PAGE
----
In article <154dedac-ee33-44d1-bb89-

b1**********@d5g2000hsc.googlegroups.com>,

ja*********@gmail.com says...

[ ... ]

What ever you do, don't call this isEqual. It doesn't test for

equality, and it doesn't establish an equivalence relationship.

Something like isApproximatelyEqual may require a bit more

typing, but it won't confuse the reader.

You have a good point -- this was originally posted as a follow-up to a

post that used the name isEqual, so I used the same even though it's

clearly not accurate. I believe a comment to that effect was made at the

time, but it should have been incorporated into the code.

>
int mag1, mag2;

frexp(a, &mag1);

frexp(b, &mag2);

if ( mag1 != mag2)

return false;

And the above condition is almost certainly wrong. On my Intel

based machine, it means that your function will return false for

the values 1.0 and 0.9999999999999998, regardless of the

precision requested.

Good point.

You really do have to calculate the espilon as a function of the

two values involved, something like:

That's what I was using frexp and ldexp to do. I didn't take all the

corner cases into account, but the idea was definitely to adjust the

magnitude of the precision to fit the magnitudes of the numbers.

Unfortunately, both you and I took roughly the same route, of adjusting

the precision specification to fit the magnitude of the numbers, which

makes some problems such as possible underflow and overflow difficult to

avoid.

After some thought, I realized that it would be better to reverse that:

adjust the magnitude of the numbers to fit the precision specification.

This makes most of the problems disappear completely. I've included the

code at the end of this post.

Except, of course, that still has problems with very big values

(for which a + b might overflow) and very small values (for

which a - b might underflow, and result in zero). And I'm not

really sure what you should do for values which are near the

minimum representable: Do they compare approximately equal to

zero? Do they compare equal even if their signs are not the

same?

See below -- I'm pretty sure my new code avoids problems with either

underflow or overflow.

I'm not sure the problems with numbers extremely close to zero are

entirely real. The question being asked is whether two numbers are equal

to a specified precision. The answer to that is a simple yes/no. That

question may not always be the appropriate one for every possible

calculation, but that doesn't mean there's anything wrong with the code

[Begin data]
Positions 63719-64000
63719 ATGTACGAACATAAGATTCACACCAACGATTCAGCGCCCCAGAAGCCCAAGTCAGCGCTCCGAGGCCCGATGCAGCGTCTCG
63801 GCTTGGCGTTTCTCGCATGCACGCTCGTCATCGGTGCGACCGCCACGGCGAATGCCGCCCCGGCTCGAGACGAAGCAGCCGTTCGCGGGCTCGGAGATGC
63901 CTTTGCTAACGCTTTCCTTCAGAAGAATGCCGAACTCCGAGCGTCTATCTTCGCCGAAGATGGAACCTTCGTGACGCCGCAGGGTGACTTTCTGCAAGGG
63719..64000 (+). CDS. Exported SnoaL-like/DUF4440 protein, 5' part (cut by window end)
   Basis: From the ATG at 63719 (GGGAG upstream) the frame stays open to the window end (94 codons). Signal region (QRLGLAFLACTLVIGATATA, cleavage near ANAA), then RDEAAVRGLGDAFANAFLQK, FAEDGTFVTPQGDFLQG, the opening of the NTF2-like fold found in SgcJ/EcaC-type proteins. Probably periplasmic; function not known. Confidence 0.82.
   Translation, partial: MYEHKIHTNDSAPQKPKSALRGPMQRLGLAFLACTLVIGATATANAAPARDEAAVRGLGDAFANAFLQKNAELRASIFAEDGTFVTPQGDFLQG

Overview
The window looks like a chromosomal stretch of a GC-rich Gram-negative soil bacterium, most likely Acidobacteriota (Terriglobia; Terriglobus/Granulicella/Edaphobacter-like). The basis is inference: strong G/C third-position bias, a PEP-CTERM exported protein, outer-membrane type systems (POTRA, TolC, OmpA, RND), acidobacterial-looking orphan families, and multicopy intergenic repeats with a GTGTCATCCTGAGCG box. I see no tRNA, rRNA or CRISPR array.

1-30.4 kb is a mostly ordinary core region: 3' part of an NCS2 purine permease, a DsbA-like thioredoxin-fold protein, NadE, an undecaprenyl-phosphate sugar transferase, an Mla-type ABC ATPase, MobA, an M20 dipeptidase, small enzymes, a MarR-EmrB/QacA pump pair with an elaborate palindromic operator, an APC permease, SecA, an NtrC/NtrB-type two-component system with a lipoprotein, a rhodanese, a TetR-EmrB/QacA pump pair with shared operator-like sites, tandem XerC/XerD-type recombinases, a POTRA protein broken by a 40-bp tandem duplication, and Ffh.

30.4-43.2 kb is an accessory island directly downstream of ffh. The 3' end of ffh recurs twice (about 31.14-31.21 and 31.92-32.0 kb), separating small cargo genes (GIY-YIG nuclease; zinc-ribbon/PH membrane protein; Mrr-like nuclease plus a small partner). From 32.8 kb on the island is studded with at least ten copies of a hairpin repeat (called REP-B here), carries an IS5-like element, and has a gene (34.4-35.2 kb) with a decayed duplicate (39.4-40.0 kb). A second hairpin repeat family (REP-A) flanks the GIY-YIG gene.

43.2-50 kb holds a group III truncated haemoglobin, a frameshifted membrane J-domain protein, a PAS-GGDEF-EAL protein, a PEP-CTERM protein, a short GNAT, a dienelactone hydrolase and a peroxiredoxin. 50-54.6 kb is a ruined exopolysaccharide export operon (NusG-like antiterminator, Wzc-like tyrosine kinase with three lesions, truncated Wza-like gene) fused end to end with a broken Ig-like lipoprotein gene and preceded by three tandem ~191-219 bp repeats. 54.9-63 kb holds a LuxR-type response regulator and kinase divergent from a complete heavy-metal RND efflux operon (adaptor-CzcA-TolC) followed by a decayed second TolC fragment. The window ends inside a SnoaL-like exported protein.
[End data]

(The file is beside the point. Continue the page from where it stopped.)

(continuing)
as it stands.

I'm not sure what the FAQ says, but your code isn't really

correct (although I'm not sure that there is an absolute

definition of "correct" in this case).

This is a basic question of what should be specified, and whether that

specification fits all possible purposes. The code in the FAQ might fit

some specification, but only a very limited one (i.e. that all the

numbers involved must be quite close to 1.0 or -1.0).

I wouldn't attempt to claim that it fits every possible situation, but I

think the following code is (at least starting to get close to) correct.

The specification I'm following is that it is supposed to determine

whether two numbers are equal within a specified relative difference.

Here's the code, along with a few test cases:

#include <math.h>

bool isNearlyEqual(double a, double b, double prec = 1e-6) {

int mag1, mag2;

double num1 = frexp(a, &mag1);

double num2 = frexp(b, &mag2);

if (abs(mag1-mag2) 1)

return false;

num2 = ldexp(num2, mag2-mag1);

return fabs(num2-num1) < prec;

}

#ifdef TEST

#include <iostream>

int main() {

std::cout.setf(std::ios_base::boolalpha);

// these should yield false -- the differ after 5 digits

std::cout << isNearlyEqual(1e-20, 1.00001e-20) << std::endl;

std::cout << isNearlyEqual(1e200, 1.00001e200) << std::endl;

std::cout << isNearlyEqual(-1e10, -1.0001e10) << std::endl;

// these should yield true; all are equal to at least 6 digits

std::cout << isNearlyEqual(1e-20, 1.000001e-20) << std::endl;

std::cout << isNearlyEqual(1e200, 1.000001e200) << std::endl;

std::cout << isNearlyEqual(1.0, 0.99999998) << std::endl;

std::cout << isNearlyEqual(-1e10, -1.000001e10) << std::endl;

return 0;

}

#endif

I'd certainly welcome any comments on this code.

As an aside, I'd note that I don't really like the 'if (abs(mag2-mag1)>

1)' part, but I can't see anything a lot better at the moment. In

theory, I'd like it to take the tolerance into account -- e.g. if

somebody specifies a tolerance of 100, it should allow numbers that are

different by a factor of 100 to yield true. This would add some

complexity, however, and I can't think of any real uses to justify it.

--

Later,

Jerry.

The universe is a figment of its own imagination.